In the Swiss books, I can only think of two near-death experiences - Mary-Lou's accident, and Naomi's. And the delicate girls who come to school, like Barbara or Althea, settle in just fine with no health problems.

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 Post subject: Re: Books: Mary-Lou of the Chalet School
PostPosted: 28 Sep 2017, 07:35 
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Rescuing a Junior from the lake
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I think it reflects a general shift from the Victorian heroine who nearly dies after stepping in a puddle or getting caught in a shower of rain :lol: to the jolly hockey sticks type heroine of the 20th century, but it does come quite late bearing in mind that Joey's numerous near death experiences were in the '20s/'30s.

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 Post subject: Re: Books: Mary-Lou of the Chalet School
PostPosted: 28 Sep 2017, 09:28 
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jennifer wrote:
That's a good point. There's definitely a shift in the frequency and treatment of near death experiences over the series. The Tyrol books get downright Victorian - Joey's multiple potentially fatal illnesses, Robin's delicacy, Eustacia's reformation by back injury (and her long recovery), various other cases of rheumatic fever, Mrs Linton almost dying because she heard a rumour about her daughter, having a special branch of the school for extra-delicate girls.
Yes - the toboggan incident in this book appears to have been borrowed from the Victorian Tom and Some Other Girls by Mrs George de Horne Vaizey, but is treated very differently.

In Mrs Vaizey's story, Rhoda is the disobedient girl on the toboggan, and this is the second bad event that contributes to the reform of her character (the first was working for an exam out of hours and making herself ill - sound familiar?]). By the time EMBD was writing, in GO fiction this was generally brought about by osmosis - the atmosphere of a good school achieved the desired result. And in Mrs Vaizey's book, the teacher who was injured by Rhoda is lamed for life, but she'll be all right because she marries Rhoda's brother. :roll:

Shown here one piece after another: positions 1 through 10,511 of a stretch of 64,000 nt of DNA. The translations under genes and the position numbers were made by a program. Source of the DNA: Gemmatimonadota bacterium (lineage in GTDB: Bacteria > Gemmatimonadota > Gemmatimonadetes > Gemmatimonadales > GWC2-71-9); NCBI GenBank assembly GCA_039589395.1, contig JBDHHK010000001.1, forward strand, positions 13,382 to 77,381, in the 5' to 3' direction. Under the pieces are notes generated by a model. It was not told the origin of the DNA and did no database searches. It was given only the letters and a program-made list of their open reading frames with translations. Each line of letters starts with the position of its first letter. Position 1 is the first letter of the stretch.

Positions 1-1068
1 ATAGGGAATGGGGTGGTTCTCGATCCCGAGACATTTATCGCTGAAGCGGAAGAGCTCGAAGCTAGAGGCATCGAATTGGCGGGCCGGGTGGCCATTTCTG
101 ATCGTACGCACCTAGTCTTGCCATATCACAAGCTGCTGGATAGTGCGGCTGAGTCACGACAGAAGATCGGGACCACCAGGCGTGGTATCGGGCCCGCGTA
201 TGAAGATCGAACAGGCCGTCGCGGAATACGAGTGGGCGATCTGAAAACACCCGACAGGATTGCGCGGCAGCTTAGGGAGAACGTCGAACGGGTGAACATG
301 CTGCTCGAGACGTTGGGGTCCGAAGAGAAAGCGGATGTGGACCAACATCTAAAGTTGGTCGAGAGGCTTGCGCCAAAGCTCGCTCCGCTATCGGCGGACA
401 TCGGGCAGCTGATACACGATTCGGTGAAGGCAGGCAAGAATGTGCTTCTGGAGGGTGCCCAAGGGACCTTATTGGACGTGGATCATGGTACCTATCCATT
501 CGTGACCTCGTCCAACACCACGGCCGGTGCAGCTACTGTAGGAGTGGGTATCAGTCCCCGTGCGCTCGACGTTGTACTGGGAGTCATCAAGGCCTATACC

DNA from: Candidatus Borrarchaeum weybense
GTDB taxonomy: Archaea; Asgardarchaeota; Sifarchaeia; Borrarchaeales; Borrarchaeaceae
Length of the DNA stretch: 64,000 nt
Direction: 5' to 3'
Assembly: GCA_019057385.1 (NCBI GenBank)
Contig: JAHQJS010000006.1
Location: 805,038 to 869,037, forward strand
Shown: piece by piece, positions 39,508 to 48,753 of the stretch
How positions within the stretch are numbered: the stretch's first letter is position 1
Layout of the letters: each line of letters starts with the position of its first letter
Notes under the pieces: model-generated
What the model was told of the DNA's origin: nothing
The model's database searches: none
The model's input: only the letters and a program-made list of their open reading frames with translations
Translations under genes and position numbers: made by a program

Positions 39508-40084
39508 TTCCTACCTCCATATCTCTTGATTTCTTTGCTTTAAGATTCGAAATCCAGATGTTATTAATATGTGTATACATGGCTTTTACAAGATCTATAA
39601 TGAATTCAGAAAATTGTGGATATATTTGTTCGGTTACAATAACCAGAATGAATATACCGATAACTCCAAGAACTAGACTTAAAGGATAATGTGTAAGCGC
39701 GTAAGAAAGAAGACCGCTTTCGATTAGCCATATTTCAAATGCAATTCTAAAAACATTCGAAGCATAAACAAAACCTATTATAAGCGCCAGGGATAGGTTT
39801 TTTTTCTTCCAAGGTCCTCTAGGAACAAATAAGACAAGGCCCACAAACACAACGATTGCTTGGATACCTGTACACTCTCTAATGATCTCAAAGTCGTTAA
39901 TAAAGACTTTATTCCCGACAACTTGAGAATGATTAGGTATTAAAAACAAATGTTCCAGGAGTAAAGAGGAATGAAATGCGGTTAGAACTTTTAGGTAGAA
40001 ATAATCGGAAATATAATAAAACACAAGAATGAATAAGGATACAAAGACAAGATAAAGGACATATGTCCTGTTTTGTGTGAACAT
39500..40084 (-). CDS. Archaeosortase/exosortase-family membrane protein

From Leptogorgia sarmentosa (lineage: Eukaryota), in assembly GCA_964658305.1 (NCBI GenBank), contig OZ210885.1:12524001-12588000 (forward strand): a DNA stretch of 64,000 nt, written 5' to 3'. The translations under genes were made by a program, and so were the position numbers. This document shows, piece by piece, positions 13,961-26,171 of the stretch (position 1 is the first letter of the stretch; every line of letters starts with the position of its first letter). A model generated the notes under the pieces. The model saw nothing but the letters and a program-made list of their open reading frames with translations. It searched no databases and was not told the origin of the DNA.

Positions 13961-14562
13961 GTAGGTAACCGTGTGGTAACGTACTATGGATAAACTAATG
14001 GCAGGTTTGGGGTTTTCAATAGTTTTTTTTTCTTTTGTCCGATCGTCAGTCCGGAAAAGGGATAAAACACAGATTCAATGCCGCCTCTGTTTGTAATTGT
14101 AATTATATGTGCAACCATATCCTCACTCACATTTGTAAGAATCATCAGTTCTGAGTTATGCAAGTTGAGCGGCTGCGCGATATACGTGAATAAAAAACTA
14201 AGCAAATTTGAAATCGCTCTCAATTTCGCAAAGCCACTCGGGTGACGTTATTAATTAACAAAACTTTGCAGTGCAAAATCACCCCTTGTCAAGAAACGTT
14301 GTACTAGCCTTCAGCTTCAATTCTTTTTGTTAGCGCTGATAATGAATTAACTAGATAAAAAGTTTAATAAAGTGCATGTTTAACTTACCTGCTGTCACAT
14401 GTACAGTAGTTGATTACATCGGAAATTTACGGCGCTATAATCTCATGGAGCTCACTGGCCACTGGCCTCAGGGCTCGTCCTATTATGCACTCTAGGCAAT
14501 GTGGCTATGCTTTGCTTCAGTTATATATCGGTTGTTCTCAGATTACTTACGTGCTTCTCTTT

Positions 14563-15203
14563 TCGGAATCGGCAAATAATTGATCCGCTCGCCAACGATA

In Mary-Lou, it's become much more about healthy minds in healthy bodies. As Alison H implied, it's interesting that Mary-Lou's ability to heal super-fast is one of the virtues of her personality - she seems to me to be the most prominent role-model that EMBD created for her readers, whether we like that or not.


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 Post subject: Re: Books: Mary-Lou of the Chalet School
PostPosted: 29 Sep 2017, 00:34 
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Stumped by Lower Four's quiz
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I'd like to think that Doris did vist ML as soon as she was medically fit to do so, EBD just didn't bother to tell us about it, as the story had moved on...

In Genius, ML says
"Verity and I spent Christmas at Freudesheim as Mother and Dad didn't come out here till the New Year. Mother was rocky after the 'flu and couldn't risk travelling until then."


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 Post subject: Re: Books: Mary-Lou of the Chalet School
PostPosted: 29 Sep 2017, 02:46 
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Donating it to the Childrens' Ward
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Noreen wrote:
jennifer wrote: